Frankenstein at Craigdarroch Castle is flat and disappointing
Actor Jason Stevens recently performed in a solo production of the film Frankenstein At historic Craigdarroch Castle. Mary Shelley’s masterpiece was supposed to work perfectly as an October show set in a spooky old castle, but the finished product was a disappointment.
The castle was a particularly attractive aspect of the whole concept, so I was disappointed when we got to our seats to find that the performance would be in front of a natural-looking wall, with our backs to the rest of the castle. Since the building had no bathrooms, no elevator, and no water allowed for fear that someone would spill it, I hoped the location would be justified by integrating it more into the story.
I’ve gotten over these initial fears. The show began and Stevens came to the front of the stage. The stage and seats were on the same flat floor, so I was frustrated that the show started with the only performer sitting for several minutes. If you’re not in the front row, you won’t be able to see it at all.
What followed was practically a first-person book report Frankenstein. The performance was an emotional one-note affair, with Stevens telling the story’s events with steady, low-key pain. There were no pauses in his narrative, and every beat of the plot seemed to carry as much importance as any other. As a fan of Shelley’s work, this adaptation’s lack of focus on anything was tone-deaf to the themes of the story.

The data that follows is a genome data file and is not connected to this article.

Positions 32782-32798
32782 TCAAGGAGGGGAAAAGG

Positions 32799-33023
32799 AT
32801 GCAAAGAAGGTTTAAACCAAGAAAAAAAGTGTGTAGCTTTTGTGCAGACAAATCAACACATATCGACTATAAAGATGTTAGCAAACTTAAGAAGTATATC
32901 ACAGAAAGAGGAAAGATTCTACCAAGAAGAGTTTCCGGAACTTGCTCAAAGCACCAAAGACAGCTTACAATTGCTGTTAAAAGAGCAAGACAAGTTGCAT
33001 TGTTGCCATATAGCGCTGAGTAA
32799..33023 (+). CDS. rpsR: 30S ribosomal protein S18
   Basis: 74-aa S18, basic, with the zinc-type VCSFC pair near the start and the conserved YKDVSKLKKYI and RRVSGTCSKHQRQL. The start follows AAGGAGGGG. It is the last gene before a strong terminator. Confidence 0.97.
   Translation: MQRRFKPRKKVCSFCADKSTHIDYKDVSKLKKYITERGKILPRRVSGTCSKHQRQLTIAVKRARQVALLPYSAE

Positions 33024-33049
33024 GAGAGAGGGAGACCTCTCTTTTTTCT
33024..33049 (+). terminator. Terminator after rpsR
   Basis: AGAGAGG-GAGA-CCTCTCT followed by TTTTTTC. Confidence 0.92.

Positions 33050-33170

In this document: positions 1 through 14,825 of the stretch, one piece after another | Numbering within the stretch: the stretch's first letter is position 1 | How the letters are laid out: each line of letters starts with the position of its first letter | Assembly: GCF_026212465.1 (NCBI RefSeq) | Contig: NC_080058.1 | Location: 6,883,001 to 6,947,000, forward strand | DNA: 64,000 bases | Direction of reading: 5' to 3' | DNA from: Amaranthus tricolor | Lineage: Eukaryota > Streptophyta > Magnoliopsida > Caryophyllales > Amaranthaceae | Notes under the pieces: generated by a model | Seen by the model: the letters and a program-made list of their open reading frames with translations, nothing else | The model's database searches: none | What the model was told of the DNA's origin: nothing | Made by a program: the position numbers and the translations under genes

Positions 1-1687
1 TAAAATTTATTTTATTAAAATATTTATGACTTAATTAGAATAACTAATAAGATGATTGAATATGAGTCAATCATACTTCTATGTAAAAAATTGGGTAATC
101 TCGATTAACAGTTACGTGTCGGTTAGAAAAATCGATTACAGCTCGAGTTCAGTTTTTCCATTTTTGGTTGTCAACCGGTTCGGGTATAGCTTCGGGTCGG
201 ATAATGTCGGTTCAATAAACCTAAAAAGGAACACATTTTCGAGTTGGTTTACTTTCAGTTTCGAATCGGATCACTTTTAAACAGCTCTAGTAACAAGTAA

Most disappointing of all is that Stevens’ performance seemed impenetrable. Acting as an art form exists to show us the raw and bleeding heart of the performer, especially in a dramatic work like Frankenstein. Stevens felt distant and collected at all times. As the characters’ emotions became more intense, the line delivery got louder and faster, but ultimately lacked the vulnerability or honesty that could move the audience to sympathize.
I’m sorry to report that other elements of the play were similarly one note. Stevens could barely walk across the stage, so the space was underutilized; The only mainstay of the show was the letter he read at the beginning and end of the show. The entire lighting was the same lamp light with which we were greeted when we took our seats.
Generously, we can say that Stevens faced some limitations on props and lights due to the historic status of the venue – but even with potential limiting factors, the show was still lazy in execution.
Moments after delivering his final line, Stevens gave a quick bow and left the stage as quickly as I’ve seen anyone exit. The ending was very sudden, and it was confusing. In the end, with the pace he let go and the effort put into the show, I found myself wondering if this performance was something Stevens would have been happy to do.